The GPO Hotel in Fortitude Valley was fined $5000 for two breaches of the Liquor Act 1992. Picture: Jack Tran
The GPO Hotel in Fortitude Valley was fined $5000 for two breaches of the Liquor Act 1992. Picture: Jack Tran

Pub allowed patrons to pour their own drinks

THE licensee of a popular Fortitude Valley venue, the GPO Hotel, has been fined $5000 for allowing its patrons to free pour their own spirits and consume directly from the bottles.

Appearing in the Brisbane Magistrates Court, the defendant, the director of GPO Holdings Pty Ltd, pleaded guilty to two charges under the Liquor Act 1992, relating to unacceptable practices and promotions.

Office of Liquor and Gaming Regulation executive director Mike Sarquis said an

investigation began after a patron assaulted a crowd controller at the venue in July 2018.

"After the Queensland Police Service alerted us to the assault, we conducted an

investigation into the incident to determine how this assault came about," Mr Sarquis said.

"The investigation included reviewing the measures in place to ensure responsible service of

alcohol (RSA) and whether the incident was a result of the licensee failing to provide a safe

environment for their patrons and staff."

The extensive investigation revealed that in July and October 2018, the defendant had supplied patrons with bottles of spirits and allowed them to consume from the bottle and self-pour their own drinks.

The GPO Hotel in Fortitude Valley. Picture: Supplied
The GPO Hotel in Fortitude Valley. Picture: Supplied

Mr Sarquis said this complete disregard for RSA practices led to multiple patrons, including the assailant, being supplied and allowed to consume alcohol irresponsibly.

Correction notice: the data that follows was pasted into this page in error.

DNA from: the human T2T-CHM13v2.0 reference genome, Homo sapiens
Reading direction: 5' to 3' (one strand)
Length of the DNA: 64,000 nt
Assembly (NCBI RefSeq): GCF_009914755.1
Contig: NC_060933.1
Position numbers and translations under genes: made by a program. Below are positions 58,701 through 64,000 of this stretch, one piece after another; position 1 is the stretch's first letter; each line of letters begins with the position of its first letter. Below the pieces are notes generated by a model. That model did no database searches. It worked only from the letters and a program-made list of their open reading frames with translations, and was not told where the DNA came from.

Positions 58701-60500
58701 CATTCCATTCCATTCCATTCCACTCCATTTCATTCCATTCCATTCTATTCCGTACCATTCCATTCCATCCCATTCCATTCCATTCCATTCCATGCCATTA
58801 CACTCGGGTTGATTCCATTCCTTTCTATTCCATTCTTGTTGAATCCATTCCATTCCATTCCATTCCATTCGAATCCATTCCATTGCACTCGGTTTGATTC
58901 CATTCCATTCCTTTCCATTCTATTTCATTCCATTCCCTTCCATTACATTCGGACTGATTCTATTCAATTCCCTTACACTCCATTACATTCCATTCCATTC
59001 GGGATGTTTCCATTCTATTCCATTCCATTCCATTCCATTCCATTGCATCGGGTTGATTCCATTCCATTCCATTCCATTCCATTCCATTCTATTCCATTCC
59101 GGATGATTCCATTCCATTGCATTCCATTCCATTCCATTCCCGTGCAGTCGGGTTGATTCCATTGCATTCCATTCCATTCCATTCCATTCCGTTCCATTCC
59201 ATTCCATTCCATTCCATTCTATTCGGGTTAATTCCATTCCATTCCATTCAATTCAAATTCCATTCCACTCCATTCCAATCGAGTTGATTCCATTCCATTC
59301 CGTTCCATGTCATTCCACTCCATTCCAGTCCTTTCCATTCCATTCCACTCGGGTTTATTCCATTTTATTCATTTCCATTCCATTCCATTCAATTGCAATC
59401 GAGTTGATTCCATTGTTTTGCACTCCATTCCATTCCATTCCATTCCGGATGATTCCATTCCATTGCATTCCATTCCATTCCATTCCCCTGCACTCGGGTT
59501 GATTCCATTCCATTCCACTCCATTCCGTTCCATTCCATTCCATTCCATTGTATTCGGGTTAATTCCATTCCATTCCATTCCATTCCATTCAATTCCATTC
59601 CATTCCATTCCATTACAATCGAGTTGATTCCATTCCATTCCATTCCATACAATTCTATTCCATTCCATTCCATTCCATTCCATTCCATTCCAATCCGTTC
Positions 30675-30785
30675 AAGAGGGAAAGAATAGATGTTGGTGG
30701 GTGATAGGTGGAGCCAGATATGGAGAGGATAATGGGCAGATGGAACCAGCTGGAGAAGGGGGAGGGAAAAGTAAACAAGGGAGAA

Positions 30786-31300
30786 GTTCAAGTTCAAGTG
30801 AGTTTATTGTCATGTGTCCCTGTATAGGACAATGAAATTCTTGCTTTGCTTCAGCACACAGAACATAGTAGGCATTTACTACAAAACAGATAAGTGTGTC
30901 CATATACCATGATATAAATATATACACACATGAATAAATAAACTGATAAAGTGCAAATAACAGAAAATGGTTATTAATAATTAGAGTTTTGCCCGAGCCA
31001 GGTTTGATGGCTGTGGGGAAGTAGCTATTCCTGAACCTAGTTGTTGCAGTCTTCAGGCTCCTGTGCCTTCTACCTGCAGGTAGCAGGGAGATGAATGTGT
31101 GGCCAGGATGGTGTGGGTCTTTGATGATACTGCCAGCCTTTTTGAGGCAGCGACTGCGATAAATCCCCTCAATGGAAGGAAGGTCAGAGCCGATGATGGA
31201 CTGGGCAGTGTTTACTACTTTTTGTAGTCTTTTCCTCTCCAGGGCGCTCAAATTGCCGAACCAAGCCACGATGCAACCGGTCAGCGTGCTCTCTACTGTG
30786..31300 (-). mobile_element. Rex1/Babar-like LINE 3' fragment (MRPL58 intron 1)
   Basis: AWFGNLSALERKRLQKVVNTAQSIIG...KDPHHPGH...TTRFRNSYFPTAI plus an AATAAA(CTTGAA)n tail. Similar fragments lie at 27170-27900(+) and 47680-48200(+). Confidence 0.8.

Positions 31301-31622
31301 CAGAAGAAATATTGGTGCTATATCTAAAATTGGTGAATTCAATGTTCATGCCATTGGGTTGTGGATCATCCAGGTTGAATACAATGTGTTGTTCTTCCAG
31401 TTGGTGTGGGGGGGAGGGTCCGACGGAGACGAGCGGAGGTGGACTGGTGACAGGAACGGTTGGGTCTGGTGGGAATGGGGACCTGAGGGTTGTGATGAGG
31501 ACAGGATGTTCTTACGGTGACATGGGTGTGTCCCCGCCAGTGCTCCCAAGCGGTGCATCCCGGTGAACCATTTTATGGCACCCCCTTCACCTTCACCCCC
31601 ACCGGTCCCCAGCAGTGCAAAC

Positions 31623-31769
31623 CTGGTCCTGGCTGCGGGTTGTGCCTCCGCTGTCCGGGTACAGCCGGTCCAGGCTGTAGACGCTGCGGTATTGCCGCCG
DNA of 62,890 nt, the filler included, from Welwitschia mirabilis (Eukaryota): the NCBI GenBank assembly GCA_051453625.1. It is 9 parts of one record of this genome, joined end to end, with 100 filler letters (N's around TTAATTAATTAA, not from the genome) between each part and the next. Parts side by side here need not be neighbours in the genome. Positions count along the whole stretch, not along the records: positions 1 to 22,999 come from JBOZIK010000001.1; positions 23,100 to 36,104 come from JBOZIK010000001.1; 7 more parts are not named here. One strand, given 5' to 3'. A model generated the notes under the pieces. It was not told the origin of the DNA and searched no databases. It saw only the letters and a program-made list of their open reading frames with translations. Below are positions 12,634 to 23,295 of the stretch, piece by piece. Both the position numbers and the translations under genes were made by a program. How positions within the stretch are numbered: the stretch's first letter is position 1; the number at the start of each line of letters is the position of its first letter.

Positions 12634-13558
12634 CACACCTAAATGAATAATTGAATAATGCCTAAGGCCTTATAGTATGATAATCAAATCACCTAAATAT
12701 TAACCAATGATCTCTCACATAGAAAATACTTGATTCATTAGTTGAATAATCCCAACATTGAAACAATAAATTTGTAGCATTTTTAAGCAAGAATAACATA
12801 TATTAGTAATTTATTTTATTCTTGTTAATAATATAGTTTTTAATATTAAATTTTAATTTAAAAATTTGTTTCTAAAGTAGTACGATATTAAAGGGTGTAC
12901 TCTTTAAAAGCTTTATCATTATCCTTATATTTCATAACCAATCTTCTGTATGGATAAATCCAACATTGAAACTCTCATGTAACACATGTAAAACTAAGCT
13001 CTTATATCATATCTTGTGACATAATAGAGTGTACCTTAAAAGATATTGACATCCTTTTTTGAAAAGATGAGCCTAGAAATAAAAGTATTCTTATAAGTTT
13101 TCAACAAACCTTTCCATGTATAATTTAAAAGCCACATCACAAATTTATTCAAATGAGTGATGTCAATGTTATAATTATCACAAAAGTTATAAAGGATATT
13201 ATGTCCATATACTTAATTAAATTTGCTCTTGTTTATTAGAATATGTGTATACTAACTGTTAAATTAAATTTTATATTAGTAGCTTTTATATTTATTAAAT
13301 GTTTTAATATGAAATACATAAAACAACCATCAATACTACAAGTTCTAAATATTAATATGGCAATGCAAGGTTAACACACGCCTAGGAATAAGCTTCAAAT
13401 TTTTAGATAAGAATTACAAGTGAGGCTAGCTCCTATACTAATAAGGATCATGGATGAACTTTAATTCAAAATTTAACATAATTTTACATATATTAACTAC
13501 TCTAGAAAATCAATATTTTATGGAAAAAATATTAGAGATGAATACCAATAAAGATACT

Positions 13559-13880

"Serving methods must enable a patron to be aware of how much alcohol they are consuming and allow consumption rates to be controlled," he said.

"Practices that involve serving of alcohol in ways that encourage free pouring of high strength

alcohol are not acceptable.

"There's no doubt the amount of alcohol the assailant was allowed to consume at the venue could have contributed to the crowd controller being assaulted, which history has shown us can have potentially fatal consequences.

"The man's high intoxication levels were also confirmed by attending QPS officers, who found he had a breath alcohol concentration of 0.186 per cent."

Mr Sarquis said there are many aspects of this case that are extremely disappointing.

"Not only did the licensee fail to ensure the safety of patrons, staff and the community but a patron made the choice to drink to an extent which may have contributed to them making the dangerous choice to assault another," he said.


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